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Brucellosis surveillance, 1986-93

Brucellosis is the most important zoonotic disease in the Kingdom of Saudi Arabia. Human brucellosis has been part of the communicable disease surveillance system since 1986 and should be reported weekly from health centers to regional health authorities. These authorities should report monthly to the Infectious Disease Directorate of the Ministry of Health. Since surveillance began in 1986, Saudi Arabia observed an increase in the notified cases of human brucellosis, which reached a peak in 1990 (Figure 1). Thereafter, reported cases have gradually declined to 6,985 in 1993. Brucellosis patients are found throughout Saudi Arabia, with incidence rates above 100 per 100,000 per year in Bisha, Al-Jouf, Hafr al-Batin, Al-Baha and Qassim regions and lowest in the regions along the Red Sea and the Gulf (Figure 2). Over half (3,628) of the cases in 1993 came from the 15-44 age group (Table I). However, age distribution of the population is not available and the case numbers in the 5-14 age group also represent an incidence equivalent to the 15-44 age group. This age distribution is similar to previous years.
In 1990, the Ministry of Agriculture and Water began mass animal vaccination programs against the disease in all kinds of animals. Government agencies collaborating on combating the disease from various angles include the Ministries of Health, Agriculture-and Water, and Municipal Affairs, and the Saudi Arabian Standards Organization. National authorities are well aware of the seriousness of brucellosis and have published specific preventive measures, which received royal approval in 1989:
  • Prevention of animal importation, except from brucella-free countries
  • Prevention of disease introduction from outside Saudi Arabia through the establishment of veterinary quarantine (under implementation)
  • Application of control measures in the northern provinces
  • Random testing of imported and slaughtered animals
  • Continuing random testing of milk and milk products
  • Implementation of compulsory vaccination program for livestock
  • Health education of animal owners about the importance of vaccination for the animals.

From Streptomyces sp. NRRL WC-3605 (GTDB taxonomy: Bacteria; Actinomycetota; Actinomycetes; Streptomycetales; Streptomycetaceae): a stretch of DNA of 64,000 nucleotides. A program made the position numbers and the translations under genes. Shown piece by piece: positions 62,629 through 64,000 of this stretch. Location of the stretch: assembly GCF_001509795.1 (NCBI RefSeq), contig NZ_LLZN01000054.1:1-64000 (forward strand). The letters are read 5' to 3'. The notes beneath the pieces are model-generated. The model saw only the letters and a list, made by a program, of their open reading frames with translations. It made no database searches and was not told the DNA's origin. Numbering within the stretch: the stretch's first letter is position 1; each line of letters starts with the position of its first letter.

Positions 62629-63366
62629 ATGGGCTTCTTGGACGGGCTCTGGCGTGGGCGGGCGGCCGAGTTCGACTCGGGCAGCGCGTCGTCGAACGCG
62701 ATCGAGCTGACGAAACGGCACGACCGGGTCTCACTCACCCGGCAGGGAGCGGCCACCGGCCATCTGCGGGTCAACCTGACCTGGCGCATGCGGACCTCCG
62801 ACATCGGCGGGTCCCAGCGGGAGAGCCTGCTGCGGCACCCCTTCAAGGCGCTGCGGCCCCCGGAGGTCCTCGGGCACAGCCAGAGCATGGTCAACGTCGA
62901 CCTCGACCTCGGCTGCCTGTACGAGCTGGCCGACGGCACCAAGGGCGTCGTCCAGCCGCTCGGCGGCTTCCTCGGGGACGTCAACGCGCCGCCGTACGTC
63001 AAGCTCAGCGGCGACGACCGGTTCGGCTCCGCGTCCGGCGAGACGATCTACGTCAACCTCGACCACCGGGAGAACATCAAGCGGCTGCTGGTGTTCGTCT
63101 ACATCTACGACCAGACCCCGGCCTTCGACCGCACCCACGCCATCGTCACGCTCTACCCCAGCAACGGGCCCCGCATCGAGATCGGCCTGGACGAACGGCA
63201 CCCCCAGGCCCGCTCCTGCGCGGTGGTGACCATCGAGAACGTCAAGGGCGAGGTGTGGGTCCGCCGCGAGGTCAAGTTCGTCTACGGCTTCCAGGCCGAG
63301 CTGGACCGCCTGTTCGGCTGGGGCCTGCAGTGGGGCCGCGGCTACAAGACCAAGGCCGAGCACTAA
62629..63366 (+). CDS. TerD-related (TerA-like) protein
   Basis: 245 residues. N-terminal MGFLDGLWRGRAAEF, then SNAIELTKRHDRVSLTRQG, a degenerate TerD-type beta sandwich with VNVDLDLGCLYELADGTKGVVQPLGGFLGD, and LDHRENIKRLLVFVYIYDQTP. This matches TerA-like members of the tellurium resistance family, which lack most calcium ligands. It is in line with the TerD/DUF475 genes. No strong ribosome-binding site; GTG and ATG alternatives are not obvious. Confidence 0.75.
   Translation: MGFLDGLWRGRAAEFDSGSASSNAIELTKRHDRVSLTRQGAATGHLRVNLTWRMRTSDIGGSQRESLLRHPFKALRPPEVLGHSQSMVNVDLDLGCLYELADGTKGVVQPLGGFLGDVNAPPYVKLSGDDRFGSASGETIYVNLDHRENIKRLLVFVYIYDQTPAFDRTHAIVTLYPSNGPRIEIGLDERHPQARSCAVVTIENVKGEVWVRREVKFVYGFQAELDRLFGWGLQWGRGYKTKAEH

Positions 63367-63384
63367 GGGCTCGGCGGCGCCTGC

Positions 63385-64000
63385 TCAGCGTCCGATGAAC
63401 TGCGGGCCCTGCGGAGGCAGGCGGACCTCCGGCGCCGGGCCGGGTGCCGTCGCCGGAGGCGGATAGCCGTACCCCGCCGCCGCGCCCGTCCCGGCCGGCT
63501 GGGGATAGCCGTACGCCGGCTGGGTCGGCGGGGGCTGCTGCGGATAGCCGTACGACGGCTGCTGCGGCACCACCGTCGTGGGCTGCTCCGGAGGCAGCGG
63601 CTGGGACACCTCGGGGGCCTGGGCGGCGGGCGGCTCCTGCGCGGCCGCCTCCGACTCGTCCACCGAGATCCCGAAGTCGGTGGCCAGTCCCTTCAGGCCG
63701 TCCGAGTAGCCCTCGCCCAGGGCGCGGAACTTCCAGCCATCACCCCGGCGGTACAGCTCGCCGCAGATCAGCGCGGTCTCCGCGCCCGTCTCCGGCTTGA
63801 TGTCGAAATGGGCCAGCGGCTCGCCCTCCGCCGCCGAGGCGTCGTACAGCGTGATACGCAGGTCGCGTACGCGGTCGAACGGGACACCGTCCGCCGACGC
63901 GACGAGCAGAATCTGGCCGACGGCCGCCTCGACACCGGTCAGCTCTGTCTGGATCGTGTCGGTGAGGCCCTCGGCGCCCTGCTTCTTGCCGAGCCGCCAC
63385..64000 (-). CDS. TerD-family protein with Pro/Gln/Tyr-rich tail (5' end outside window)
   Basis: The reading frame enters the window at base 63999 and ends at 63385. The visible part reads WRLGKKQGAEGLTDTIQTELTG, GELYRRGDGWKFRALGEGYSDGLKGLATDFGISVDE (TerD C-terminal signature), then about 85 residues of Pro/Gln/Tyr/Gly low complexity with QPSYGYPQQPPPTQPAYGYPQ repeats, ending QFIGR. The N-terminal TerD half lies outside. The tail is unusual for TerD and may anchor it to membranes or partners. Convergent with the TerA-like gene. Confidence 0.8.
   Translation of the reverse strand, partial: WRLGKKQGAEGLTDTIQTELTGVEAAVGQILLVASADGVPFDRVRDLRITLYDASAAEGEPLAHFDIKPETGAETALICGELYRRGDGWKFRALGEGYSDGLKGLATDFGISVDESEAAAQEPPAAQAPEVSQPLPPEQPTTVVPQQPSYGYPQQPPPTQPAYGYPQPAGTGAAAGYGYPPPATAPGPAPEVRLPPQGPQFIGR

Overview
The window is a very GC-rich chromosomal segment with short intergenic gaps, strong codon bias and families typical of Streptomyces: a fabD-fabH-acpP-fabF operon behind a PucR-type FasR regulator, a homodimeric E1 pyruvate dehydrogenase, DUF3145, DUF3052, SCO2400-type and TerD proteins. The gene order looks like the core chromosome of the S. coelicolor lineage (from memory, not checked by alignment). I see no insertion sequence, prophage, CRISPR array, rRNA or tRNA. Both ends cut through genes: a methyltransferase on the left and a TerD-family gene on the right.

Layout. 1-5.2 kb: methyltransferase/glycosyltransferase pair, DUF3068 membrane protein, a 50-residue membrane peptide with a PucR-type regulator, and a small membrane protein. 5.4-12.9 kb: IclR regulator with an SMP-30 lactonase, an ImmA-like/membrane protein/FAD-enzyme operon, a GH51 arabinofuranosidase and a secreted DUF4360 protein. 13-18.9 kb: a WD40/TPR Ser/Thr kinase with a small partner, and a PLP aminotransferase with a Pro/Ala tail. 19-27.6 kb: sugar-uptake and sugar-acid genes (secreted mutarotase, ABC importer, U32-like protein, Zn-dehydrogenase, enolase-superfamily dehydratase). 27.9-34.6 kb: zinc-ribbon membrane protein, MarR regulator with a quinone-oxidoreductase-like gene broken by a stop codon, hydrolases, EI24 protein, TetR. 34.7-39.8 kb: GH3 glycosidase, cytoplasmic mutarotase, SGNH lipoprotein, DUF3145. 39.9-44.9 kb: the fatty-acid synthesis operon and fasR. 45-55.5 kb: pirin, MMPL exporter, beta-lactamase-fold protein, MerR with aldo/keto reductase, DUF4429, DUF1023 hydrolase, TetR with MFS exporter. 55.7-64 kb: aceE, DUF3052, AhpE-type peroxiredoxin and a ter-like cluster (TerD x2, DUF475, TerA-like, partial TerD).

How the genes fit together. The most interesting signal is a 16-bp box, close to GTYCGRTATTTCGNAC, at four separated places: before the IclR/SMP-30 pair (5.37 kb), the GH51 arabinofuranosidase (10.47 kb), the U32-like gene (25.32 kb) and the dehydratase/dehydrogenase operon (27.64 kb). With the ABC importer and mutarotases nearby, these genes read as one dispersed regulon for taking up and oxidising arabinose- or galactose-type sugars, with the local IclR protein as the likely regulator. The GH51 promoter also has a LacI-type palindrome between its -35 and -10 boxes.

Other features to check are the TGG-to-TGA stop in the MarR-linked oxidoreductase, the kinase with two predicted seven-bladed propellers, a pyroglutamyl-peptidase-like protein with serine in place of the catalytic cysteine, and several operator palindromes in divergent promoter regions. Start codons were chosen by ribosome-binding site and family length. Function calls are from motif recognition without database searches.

Editorial note:

The principal reservoir for brucellosis in Saudi Arabia is livestock. A survey in 1977 showed an infection prevalence of 0.5% among local sheep and 2.8% among local camels compared with 1.1% and 3.5% of imported sheep and camels. Between 1977 and 1982 a nationwide animal brucellosis survey on 14,000 animals, both local and imported, yielded an infection prevalence rate of 11.6%.
Two controlled studies [1,2) have been published on risk factors for human brucellosis. Both show an increased risk of brucellosis associated with animal contact including milking livestock, contact with placental membranes and cutting raw meat. The risk of brucellosis to people who drank raw milk or ingested dairy products made from raw milk was lower than for animal contact. Other studies from Saudi Arabia have shown that brucellosis is a significant risk to medical laboratory workers and to slaughterhouse workers [3].
  1. Al-Sekait MA. Epidemiology of brucellosis in northern Saudi Arabia. Saudi Med J 1992; 13(4):296-299.
  2. Cooper CW. Risk factors for transmission of brucellosis from animals to humans in Saudi Arabia. Trans R Soc Trop Med Hyg 1992; 86:206-209.
  3. Kiel FW, Khan MY. Brucellosis among hospital employees in Saudi Arabia. Infect Control Hosp Epidemiol 1992; 14(5):268-272.
Table 1: Reported brucellosis cases by age group, 1993
Under 1 year
1-4 years
5-14 years
15-44 years
45+ years